The obvious counterargument to changing the status quo is: “Why? I’m quite happy with the way things are.”
So it goes with communication and collaboration within large organisations. Those responsible for managing the flow of communication are often happy with an approach that puts them in the centre and in control. And the way people work together (a.k.a. ‘collaborate’) tends to be a function of a complex interplay of structure, geography, pay and reward models, individual powerbases and a host of other factors which comprise ‘the way things work around here’ – rather than anything strategic or optimised.
The result is that organisations persist with old models of communicating and working, comforted by the thought that “it’s worked pretty well in the past so why shouldn’t it work in future?”
The drivers for change
This argument is of course looking increasingly fragile. The pace of change brought about by demographic, economic and technological forces means that the world of work looks radically different now to 10 years ago, and in another 10 years it’s likely to be even more fundamentally transformed. Social, mobile and the cloud; the global recession and its aftermath; the attitudes and needs of a new generation that will soon form the bulk of the workforce – these factors and more mean that organisations need to replace their old models of working if they are to compete in future.
And it’s not as if this hasn’t been recognised. It’s easy to find research and commentary from any number of respected sources on what these changes mean for the way organisations are led, managed and organised:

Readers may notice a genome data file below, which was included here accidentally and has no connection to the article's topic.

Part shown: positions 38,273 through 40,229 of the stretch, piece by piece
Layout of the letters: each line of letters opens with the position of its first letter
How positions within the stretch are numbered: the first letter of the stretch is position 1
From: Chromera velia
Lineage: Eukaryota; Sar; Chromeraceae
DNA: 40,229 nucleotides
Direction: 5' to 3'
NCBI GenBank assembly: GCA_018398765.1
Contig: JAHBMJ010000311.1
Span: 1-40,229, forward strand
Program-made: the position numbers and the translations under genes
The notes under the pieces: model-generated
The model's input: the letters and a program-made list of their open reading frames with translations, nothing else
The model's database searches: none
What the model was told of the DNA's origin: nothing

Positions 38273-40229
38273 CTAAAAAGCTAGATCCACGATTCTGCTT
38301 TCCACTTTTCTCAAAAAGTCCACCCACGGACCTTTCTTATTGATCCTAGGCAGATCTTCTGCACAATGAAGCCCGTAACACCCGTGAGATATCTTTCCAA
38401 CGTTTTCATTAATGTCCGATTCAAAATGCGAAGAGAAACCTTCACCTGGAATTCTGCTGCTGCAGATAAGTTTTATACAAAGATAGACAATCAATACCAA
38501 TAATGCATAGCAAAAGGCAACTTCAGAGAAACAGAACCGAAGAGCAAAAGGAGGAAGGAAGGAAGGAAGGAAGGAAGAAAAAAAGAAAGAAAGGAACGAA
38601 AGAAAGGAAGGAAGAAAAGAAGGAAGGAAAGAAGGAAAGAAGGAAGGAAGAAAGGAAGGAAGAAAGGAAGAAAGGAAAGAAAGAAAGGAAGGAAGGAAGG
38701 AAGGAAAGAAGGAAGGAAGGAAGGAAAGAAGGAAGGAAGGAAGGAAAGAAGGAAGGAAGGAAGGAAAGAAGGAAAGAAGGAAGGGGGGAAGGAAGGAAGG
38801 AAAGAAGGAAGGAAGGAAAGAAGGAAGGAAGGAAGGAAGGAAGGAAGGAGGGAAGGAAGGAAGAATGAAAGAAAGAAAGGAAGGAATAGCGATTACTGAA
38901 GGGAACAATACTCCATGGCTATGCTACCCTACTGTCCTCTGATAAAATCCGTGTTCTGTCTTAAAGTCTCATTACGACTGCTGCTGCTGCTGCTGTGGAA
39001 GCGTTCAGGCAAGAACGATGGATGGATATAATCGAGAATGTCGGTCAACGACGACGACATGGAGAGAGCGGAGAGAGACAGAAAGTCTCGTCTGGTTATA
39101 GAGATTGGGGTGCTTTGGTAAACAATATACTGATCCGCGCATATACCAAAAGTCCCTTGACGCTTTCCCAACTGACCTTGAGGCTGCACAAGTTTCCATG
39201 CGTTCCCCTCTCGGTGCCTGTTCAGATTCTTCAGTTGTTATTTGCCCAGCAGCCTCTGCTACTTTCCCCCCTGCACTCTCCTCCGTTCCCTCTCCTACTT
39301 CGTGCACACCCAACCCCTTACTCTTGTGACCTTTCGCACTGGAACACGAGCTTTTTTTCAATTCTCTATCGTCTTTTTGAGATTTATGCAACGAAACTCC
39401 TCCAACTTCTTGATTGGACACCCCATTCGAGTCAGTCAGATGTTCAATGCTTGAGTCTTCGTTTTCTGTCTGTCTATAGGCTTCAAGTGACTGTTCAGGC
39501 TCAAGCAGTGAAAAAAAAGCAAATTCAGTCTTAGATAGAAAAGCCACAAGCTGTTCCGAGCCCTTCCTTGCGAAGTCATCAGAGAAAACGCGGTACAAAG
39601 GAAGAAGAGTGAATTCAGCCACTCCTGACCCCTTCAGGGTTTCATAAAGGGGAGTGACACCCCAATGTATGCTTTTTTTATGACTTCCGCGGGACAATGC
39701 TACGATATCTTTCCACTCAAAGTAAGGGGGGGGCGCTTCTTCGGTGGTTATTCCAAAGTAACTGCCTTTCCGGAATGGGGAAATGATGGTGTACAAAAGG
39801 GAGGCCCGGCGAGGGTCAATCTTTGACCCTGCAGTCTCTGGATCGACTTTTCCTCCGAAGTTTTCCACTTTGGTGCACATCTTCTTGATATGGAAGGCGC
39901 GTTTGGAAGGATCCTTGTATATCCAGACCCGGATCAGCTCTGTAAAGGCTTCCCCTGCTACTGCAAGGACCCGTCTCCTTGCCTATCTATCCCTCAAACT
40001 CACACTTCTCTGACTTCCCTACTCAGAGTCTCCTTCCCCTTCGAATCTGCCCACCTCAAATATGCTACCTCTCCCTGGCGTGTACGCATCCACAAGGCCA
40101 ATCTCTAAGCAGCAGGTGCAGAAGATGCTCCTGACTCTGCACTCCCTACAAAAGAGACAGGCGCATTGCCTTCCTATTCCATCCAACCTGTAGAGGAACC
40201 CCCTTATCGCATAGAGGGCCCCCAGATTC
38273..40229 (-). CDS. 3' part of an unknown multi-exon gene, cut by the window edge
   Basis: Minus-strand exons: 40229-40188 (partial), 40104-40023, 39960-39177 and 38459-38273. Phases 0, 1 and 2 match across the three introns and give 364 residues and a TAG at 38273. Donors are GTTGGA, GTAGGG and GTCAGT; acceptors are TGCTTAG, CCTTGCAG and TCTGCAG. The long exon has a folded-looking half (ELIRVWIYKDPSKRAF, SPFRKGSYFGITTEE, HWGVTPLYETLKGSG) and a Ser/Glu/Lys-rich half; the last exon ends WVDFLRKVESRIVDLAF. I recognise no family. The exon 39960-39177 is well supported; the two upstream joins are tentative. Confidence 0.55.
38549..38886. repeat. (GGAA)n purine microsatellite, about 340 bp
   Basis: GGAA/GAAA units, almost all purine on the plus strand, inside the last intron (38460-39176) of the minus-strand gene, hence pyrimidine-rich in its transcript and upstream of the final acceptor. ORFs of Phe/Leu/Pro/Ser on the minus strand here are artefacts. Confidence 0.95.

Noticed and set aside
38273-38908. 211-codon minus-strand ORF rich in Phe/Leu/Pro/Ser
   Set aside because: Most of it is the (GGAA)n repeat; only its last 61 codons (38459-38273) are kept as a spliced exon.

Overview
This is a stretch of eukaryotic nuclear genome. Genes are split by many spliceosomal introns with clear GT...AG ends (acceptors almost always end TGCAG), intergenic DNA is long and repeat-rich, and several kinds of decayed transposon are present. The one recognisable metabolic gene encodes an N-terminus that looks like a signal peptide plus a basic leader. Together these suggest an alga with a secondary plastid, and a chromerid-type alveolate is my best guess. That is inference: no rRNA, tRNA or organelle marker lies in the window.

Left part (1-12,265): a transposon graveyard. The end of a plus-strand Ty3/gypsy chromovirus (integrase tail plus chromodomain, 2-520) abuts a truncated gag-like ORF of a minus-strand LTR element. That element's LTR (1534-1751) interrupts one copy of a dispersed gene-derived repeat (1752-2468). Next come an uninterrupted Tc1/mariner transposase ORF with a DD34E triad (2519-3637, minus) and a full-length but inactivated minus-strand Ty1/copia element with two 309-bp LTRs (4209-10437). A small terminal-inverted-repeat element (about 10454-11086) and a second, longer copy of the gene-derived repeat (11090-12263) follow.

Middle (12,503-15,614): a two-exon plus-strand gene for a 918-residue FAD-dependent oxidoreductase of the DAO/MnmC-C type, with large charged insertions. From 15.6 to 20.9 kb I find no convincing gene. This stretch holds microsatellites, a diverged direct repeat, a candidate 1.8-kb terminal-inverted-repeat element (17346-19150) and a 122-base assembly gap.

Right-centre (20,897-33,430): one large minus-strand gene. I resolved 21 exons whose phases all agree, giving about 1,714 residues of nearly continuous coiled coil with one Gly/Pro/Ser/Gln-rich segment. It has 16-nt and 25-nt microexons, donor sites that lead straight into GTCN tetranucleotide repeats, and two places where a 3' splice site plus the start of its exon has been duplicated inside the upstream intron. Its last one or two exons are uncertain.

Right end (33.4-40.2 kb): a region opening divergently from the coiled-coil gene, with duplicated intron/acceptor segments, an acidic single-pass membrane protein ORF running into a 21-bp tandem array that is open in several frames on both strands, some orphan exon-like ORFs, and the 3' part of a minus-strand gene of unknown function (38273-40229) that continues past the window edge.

- IBM’s most recent global CEO study found that ‘creating more open and collaborative cultures – encouraging employees to connect, learn from each other’ is a key factor in creating value and outperforming peers, with CEOs regarding ‘collaboration (75%) and communication (67%) as the top employee characteristics crucial for this new era of work’.
- McKinsey & Company’s seminal 2012 study ‘The social economy: Unlocking value and productivity through social technologies’ identified huge opportunities for organisations adopting new ways of working and communicating using social and collaborative technologies, including potential productivity improvements of 20-25% amongst knowledge workers.
- MIT Sloan and Cap Gemini’s recent global study ‘Embracing Digital Technology’ reports that for ‘78% of respondents, achieving digital transformation will become critical to their organisations within the next two years’. They define digital transformation as ‘the use of new digital technologies (social media, mobile, analytics or embedded devices) to enable major business improvements (such as enhancing customer experience, streamlining operations or creating new business models)’.
What’s holding back change?
So when the disruption and need for change (and the attendant challenges and opportunities) are so clear to see, why is it that so many organisations still seem wedded to outdated ways of working?
Certainly there are some leaders and managers who have yet to acknowledge that things need to change and are therefore happy to stick with what they know. However increasingly the blocker is with those who have acknowledged the need for change but they do nothing. What’s the story with them?
I believe the key reason is that identified in the recent MIT Sloan report mentioned above. It found that the biggest obstacle to digitally-enabled transformation is a lack of urgency, and that this flowed out of the C-suite: ‘Only 38% of respondents said that digital transformation was a permanent fixture on their CEO’s agenda’. No wonder so many organisations are falling behind the curve on this.